Wednesday, May 27, 2009

Janespotting: Eliza's Daughter by Joan Aiken

I was eagerly anticipating getting into this take on the characters from Sense and Sensibility, because Joan Aiken (1924-2004) is an author I remember fondly from my childhood. She wrote the historical adventures The Wolves of Willoughby Chase (hmmm, Willoughby?) and Black Hearts in Battersea, among many many other novels and stories, including mysteries, period romances, fantasies, supernatural, for children, young adults, adults—well over 100 books in all. These include six novels based on Jane Austen's works, including this tale that follows the daughter Willoughby sired (and abandons) on Colonel Brandon's ward, Eliza.

The novel opens with Eliza (named after her mother) telling her tale with the story of her birth and childhood in Byblow Bottom, a village where many "unnatural" children of well-born men are fostered. Because Eliza is recounting her story in the first person, already we have a very un-Austenish tone, and as the story progresses, it becomes almost Dickensian: children (especially orphans, or may-as-well-be-orphans) at the mercy of unfeeling adults, trying to get out of scrapes and making a way for themselves. (It has been a very long time since I read Aiken's children's books, something I shall have to remedy, but I do recall a similar tone to them.) I point this out not as a complaint; I was quickly swept up into the story, and Eliza is an engaging narrator, but it does make for a very different kind of read. Did I mention that Eliza was born with an extra finger? Again, different.

As Eliza grows up, she encounters the writers Coleridge and Wordsworth, saves a stolen infant, and is taken into a wealthy family as a child's companion. Of course, this shelter does not last, and she is briefly taken in by Edward and Elinor Ferrars, serving in place of Colonel Brandon, who has taken his wife and left the country on military assignment. She is sent to school in Bath, where Marianne Dashwood teaches, and develops her own musical skills. Eventually she is forced to move again, tricked by a young dandy who offers friendship but ruins her name. She goes to London and is taken in by a duke who had once loved her mother—which comes as a surprise to Eliza, who was told her mother died shortly after giving birth. She tries to find out more about her birth father, but finds little until she makes a journey to Portugal, hoping to rescue her childhood companion, who has been severely affected by an attack. There she finds more answers, as well as a way to financial independence, which comes in the form of an inheritance from Colonel Brandon, which concludes her story.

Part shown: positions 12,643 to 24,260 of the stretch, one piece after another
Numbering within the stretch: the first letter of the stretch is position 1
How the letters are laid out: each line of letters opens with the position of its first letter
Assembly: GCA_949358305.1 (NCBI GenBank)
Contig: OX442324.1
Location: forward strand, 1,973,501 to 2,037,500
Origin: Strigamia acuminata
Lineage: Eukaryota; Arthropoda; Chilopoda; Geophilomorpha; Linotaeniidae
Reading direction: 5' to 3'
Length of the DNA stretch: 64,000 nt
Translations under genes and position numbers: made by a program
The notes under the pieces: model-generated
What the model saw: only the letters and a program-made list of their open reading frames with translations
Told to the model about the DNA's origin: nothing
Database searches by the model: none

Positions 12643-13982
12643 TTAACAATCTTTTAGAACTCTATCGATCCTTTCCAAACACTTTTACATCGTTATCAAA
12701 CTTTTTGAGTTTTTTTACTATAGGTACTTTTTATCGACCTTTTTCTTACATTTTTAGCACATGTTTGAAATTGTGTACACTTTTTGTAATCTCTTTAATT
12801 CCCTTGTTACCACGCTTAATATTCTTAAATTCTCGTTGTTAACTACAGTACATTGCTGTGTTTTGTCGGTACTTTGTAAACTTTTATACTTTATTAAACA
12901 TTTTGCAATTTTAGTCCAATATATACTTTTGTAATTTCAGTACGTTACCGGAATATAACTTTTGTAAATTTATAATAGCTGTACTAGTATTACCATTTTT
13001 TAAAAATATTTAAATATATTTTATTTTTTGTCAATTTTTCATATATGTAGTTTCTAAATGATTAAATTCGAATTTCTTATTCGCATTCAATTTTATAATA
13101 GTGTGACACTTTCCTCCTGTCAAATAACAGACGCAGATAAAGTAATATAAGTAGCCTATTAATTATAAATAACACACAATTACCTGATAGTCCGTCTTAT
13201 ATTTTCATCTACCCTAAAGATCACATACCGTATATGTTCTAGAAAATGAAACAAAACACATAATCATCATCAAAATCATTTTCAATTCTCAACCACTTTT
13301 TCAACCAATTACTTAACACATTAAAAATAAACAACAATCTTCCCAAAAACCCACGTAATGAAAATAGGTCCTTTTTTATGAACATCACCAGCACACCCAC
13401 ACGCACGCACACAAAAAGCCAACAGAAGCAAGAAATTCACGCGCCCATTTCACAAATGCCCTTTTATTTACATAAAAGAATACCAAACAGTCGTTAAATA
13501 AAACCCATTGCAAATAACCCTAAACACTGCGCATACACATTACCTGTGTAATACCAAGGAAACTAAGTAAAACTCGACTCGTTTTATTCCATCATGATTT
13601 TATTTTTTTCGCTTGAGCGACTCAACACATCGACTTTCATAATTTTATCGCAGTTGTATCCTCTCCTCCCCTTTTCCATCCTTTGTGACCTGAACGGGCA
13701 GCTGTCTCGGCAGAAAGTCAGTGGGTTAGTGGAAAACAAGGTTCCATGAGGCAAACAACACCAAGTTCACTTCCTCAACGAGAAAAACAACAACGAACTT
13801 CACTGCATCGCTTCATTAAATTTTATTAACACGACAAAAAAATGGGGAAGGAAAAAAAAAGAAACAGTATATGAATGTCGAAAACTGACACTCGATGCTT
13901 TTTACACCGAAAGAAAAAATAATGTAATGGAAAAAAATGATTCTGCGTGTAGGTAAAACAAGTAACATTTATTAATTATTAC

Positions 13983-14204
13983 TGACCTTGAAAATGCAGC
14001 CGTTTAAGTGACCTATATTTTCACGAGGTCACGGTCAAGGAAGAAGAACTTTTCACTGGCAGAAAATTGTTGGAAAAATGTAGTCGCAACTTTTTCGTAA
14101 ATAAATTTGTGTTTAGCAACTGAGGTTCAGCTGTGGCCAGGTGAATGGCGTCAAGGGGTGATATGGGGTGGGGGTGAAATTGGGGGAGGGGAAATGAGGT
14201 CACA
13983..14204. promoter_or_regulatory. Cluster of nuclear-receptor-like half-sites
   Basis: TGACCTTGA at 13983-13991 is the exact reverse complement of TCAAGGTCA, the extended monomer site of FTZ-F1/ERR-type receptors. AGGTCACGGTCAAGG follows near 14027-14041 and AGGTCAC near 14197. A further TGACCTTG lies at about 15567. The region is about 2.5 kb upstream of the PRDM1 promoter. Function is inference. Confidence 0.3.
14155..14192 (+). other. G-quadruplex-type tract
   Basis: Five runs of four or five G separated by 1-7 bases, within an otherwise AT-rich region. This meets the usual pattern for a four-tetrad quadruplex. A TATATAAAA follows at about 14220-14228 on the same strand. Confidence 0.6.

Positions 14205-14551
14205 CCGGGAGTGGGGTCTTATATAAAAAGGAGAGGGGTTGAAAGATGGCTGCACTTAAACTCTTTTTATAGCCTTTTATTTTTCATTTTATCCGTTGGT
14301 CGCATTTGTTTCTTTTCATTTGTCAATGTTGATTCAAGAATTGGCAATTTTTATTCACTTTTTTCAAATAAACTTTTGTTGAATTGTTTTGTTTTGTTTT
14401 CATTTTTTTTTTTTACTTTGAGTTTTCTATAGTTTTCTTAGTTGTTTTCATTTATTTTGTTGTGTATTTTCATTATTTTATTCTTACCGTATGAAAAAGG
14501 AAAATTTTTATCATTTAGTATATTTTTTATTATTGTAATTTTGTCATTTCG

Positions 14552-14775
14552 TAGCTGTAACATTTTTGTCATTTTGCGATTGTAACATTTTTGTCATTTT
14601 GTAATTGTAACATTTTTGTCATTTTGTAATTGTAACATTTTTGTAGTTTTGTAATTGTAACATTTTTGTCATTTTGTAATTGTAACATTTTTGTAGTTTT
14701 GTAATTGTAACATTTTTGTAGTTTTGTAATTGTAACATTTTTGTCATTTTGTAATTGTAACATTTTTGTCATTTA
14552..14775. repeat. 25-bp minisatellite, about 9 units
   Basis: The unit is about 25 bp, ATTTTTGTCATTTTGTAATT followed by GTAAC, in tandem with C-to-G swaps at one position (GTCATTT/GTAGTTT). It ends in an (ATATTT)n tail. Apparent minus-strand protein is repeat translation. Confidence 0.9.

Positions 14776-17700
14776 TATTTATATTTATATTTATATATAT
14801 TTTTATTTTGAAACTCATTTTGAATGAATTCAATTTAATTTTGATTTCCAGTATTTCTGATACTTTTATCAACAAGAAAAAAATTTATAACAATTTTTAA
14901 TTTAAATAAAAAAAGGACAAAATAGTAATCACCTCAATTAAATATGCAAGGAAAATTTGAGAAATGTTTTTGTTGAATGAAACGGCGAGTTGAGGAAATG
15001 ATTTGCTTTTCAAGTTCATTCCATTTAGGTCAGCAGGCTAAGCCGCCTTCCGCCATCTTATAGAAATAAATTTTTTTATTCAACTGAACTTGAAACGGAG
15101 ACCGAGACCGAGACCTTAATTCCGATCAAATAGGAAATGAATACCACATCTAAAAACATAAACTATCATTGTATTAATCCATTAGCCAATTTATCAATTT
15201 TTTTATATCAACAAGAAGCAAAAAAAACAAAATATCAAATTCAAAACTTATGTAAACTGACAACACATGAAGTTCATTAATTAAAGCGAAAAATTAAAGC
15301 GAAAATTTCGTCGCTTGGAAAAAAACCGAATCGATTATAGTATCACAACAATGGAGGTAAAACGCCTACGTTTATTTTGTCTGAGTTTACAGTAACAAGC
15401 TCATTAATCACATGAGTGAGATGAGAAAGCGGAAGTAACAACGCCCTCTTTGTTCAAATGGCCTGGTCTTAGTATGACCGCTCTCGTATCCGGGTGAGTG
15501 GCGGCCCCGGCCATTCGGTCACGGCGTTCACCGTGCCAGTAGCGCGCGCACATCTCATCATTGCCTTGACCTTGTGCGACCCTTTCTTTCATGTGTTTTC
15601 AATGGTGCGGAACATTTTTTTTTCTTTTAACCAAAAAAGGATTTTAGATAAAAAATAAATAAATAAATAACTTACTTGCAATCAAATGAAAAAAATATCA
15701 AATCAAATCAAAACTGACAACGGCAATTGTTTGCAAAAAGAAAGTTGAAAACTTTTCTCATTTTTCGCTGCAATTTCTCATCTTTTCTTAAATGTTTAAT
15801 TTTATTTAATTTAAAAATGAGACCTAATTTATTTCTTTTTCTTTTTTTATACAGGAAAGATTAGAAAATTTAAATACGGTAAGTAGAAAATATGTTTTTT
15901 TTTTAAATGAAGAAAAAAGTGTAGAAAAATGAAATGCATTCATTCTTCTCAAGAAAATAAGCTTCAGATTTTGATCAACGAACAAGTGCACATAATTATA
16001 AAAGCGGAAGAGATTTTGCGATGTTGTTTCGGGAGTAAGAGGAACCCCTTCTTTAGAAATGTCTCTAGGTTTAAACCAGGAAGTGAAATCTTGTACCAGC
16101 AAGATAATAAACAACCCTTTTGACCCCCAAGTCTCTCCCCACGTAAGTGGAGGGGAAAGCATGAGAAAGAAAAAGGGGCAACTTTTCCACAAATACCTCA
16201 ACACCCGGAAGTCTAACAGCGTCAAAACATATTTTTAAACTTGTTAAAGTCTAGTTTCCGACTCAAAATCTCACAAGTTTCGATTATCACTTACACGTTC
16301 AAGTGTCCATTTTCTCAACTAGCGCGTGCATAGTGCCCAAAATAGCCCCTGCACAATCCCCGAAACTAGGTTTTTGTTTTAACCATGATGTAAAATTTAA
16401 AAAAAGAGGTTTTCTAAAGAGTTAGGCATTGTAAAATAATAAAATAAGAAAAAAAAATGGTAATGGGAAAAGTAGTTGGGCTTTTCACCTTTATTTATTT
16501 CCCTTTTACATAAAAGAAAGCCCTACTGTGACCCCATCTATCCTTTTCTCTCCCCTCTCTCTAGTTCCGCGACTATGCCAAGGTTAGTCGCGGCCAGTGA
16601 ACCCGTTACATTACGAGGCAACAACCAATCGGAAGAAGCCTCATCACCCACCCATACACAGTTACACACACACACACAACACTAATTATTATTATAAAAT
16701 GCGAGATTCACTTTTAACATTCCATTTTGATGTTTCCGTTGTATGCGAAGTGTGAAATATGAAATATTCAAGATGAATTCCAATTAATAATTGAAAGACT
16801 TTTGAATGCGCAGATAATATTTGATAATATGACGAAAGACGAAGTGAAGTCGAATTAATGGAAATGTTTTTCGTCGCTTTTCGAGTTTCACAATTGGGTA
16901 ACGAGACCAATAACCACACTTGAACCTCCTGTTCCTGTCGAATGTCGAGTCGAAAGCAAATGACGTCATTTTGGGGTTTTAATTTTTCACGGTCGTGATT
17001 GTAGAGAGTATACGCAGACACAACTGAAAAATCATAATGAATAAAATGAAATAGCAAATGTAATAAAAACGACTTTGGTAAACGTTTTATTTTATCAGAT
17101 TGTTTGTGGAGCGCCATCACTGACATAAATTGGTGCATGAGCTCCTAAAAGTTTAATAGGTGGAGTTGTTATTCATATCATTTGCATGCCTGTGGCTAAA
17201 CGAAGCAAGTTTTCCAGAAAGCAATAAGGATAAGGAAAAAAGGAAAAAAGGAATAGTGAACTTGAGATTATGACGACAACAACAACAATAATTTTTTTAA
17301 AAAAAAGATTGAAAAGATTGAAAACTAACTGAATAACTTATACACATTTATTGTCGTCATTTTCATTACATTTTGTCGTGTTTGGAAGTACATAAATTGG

I was fascinated by Eliza's story, if not completely satisfied with how Aiken revisits the characters from S&S. Uniformly, they are almost all worse off: Elinor and Edward are horribly poor, with Edward's pride compounding the problem until Elinor almost dies of fever; Marianne appears bitter over Brandon's support of both Elizas, and is rumored to have refused him her bed, driving him back into the service; Margaret is slaving away as a teacher with no other prospects; even Mrs. Dashwood is going senile. Not a very pretty picture, although it does compound the Dickensian air of the story.

Still, I was well pleased with Eliza's story, and her very modern insistence on finding her way in the world—at least, I was until the last page. There Eliza reveals that she is expecting a child, one which will not need to fight for her freedom. This rang false to me, after an entire book with the character taking little interest in romance, even when an arrangement with a fond childhood friend might have brought her financial security. But this is a minor quibble; I was otherwise very diverted by this novel, and I find myself intrigued to find out if Aiken took a similar approach to her other Austen sequels. Those will have to wait until I move on to other Austen novels, in a few weeks.

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